By Hoyt H. Houchen
“Anti” is a very common term in the vocabulary of brethren who are “on the march” and who resent having any of their practices called in question. They attach the term “anti” to those of us who oppose such promotions as the sponsoring church type of cooperation, the church support of human institutions, and the “social” gospel. Brethren who oppose these things are branded as “antis” and any church that does not go along with them is tagged as an “anti” church.
Webster defines the word “anti” in the colloquial sense as “a person opposed to a practice, law, policy, movement, or the like.” The word is also used as “a prefix signifying opposite, against, instead, counter, used in forming nouns and adjectives.” While the word is never used in the New Testament in the colloquial sense, no one ever being referred to as simply “anti,” it is used as a prefix four times, each time “anti-Christ,” designating one who is an opponent of Christ (1 Jn. 2:18; 2:22; 4:3; 2 Jn. 7). As an “anti” is one who opposes a thing or person, his being branded as good or evil is dependent upon what he opposes. No man should be stigmatized simply because he is opposed to something.
The apostle Paul was opposed to unsound preaching (2 Tim. 4:3,4; Tit. 1:10,11; 2:1). He was in favor of sound preaching and it was that kind that he did (1 Cor. 2:2; 2 Tim. 4:2). Paul was not anti-preaching, but he was anti-unsound preaching, the kind that would tickle the ears of the hearers and lead people from the truth. In this sense, Paul was an “anti.”
Paul was in favor of cooperation. He believed in working with God (2 Cor. 6:1), he received money directly from churches for his support in preaching the gospel (2 Cor. 11:8), he had received help from Philippi (Phil. 4:15), and he believed that churches could send funds to churches whose members were in physical distress (Acts 11:27-30; 1 Cor. 16:1-4). But Paul was opposed to a sponsoring church, the elders of one church overseeing the work of another church or churches. He admonished the elders at Ephesus to mind their own affairs when he told them in Acts 20:28, “Take heed unto yourselves, and to all the flock in which the Holy Spirit hath made you bishops. ” Paul was not anti-cooperation, but he was anti-sponsoring church. In opposing this, he was “anti.”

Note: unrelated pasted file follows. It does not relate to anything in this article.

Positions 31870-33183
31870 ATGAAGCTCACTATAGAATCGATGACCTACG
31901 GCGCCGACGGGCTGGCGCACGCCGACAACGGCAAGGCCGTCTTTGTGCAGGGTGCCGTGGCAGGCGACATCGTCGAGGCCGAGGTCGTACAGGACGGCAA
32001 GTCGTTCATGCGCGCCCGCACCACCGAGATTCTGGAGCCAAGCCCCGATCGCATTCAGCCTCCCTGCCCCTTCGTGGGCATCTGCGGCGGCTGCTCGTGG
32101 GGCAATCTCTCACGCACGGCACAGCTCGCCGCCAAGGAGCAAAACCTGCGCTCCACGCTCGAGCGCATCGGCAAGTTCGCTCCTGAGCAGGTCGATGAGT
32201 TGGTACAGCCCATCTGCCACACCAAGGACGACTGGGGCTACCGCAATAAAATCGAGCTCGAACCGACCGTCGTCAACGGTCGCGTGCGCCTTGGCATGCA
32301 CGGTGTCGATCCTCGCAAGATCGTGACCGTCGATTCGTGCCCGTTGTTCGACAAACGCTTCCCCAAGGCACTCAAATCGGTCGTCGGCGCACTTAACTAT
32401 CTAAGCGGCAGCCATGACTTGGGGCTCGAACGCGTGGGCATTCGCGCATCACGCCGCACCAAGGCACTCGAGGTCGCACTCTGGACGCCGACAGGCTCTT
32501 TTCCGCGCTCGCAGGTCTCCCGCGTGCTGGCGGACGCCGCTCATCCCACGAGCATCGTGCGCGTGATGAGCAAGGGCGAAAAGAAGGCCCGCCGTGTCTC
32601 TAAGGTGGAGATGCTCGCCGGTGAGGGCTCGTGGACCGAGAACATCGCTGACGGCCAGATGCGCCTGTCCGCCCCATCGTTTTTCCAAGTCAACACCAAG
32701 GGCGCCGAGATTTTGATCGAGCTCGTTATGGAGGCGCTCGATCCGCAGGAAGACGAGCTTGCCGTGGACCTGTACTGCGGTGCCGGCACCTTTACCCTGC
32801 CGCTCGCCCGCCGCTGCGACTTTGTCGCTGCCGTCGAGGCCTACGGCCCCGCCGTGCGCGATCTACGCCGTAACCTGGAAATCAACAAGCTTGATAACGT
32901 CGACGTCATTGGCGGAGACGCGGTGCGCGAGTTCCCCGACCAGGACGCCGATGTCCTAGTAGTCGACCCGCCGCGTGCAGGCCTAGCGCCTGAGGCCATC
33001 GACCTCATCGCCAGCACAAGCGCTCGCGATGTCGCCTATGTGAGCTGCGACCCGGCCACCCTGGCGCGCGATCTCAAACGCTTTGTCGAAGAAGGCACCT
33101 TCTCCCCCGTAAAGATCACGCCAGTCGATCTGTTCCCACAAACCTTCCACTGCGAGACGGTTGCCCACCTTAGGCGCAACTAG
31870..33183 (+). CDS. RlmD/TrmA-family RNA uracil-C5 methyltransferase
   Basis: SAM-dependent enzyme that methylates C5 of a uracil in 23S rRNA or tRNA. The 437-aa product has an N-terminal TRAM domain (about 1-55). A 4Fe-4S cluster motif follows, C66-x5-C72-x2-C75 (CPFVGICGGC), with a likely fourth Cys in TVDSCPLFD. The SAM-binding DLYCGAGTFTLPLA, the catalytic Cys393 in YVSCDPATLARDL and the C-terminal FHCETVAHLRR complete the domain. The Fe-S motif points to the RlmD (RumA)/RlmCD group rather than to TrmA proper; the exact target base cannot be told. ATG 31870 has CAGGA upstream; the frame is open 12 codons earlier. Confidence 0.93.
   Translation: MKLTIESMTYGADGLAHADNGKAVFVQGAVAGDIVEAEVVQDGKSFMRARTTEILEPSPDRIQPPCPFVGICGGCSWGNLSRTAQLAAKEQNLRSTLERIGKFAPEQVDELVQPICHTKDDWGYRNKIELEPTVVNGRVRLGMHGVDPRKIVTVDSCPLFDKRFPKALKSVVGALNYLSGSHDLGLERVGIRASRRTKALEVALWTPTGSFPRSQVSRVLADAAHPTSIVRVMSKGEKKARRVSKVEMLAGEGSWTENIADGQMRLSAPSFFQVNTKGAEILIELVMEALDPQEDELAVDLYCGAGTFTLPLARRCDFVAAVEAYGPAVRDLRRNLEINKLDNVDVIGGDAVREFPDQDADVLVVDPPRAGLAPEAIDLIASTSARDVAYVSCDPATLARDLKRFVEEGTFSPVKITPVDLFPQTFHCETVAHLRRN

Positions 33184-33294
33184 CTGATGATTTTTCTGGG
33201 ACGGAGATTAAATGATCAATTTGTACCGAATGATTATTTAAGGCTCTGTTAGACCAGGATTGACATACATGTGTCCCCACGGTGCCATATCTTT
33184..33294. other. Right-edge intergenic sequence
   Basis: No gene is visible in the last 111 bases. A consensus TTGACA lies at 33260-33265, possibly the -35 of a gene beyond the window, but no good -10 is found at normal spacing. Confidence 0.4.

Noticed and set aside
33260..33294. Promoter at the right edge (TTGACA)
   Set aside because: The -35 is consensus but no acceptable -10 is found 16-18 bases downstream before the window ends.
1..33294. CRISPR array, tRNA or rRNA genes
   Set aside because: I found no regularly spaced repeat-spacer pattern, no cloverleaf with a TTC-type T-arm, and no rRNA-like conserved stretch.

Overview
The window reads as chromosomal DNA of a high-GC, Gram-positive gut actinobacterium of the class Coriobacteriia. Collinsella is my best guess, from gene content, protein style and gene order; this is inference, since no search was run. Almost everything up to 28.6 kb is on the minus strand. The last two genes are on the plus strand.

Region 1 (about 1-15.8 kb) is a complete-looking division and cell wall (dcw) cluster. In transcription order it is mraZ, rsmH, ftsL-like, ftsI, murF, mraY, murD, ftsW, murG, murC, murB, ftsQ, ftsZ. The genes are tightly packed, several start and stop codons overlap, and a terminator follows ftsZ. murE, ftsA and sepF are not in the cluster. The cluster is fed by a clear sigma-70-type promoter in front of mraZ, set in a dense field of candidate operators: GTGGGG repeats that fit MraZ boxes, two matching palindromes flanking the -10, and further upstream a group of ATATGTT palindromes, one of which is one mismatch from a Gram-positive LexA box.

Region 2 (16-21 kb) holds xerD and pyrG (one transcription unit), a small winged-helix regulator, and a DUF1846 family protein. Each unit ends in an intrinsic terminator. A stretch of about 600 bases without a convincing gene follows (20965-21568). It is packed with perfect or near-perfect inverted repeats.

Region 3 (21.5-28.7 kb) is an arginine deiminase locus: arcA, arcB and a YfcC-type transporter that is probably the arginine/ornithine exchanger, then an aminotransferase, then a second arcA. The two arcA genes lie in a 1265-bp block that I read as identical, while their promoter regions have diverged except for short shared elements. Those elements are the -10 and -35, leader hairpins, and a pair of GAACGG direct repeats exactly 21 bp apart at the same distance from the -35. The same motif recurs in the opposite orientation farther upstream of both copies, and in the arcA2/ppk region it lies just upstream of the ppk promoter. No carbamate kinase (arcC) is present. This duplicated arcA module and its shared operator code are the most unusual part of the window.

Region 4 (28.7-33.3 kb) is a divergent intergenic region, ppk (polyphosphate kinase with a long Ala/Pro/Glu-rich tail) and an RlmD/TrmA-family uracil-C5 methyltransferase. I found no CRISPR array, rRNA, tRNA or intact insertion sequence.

Paul was in favor of Christians helping all men and he urged them to do so (Gal. 6:10). He was aware of each individual’s responsibility. He was opposed to the church’s assuming the obligation of unlimited benevolence because he taught that the church was to help needy saints (Acts 11:27-30; 1 Cor. 16:1-4), but that not even all needy saints were to be wards of the church. He limited the church support of widows to those of certain qualifications (1 Tim. 5:3-16). Paul was for benevolence but he was opposed to the church engaging in unlimited benevolence. In this, he was an “anti.”
Paul was not opposed to eating, but he was opposed to such as promoted by the church for entertainment (Rom. 14:17). There is no indication that Paul was averse to wholesome recreation, but he did not promote it as a work of the church. He understood what the work of the church is and his preaching was characterized by Jesus Christ and him crucified (1 Cor. 2:2). Paul was not opposed to recreation, entertainment, and eating in their proper places, but he was opposed to them as the work of the church. He did not regard them as “fellowship” to be found in Christ. He was for the work of the church but he was an “anti” in regard to church sponsored entertainment and recreation.
When the Missionary Society was being promoted about one hundred years ago, the opposers were accused of not believing in “cooperation” or “mission work.” “To feel the indignation of the Society one needed only to let it be known that he was not one of its advocates. Ways and means would be found to limit his influence” (Earl West, Search for the Ancient Order, Vol. 2, p. 69).
No doubt if many brethren today had been living during Paul’s time, they would have called him “antis.” But if opposing the things that Paul opposed makes me an “anti” then I gladly and proudly stand with Paul who was one of the greatest “antis” who ever lived! (Gospel Guardian, 27 Oct. 1960, pp. 396-397.)
Guardian of Truth XXXIV: 13, p. 397
July 5, 1990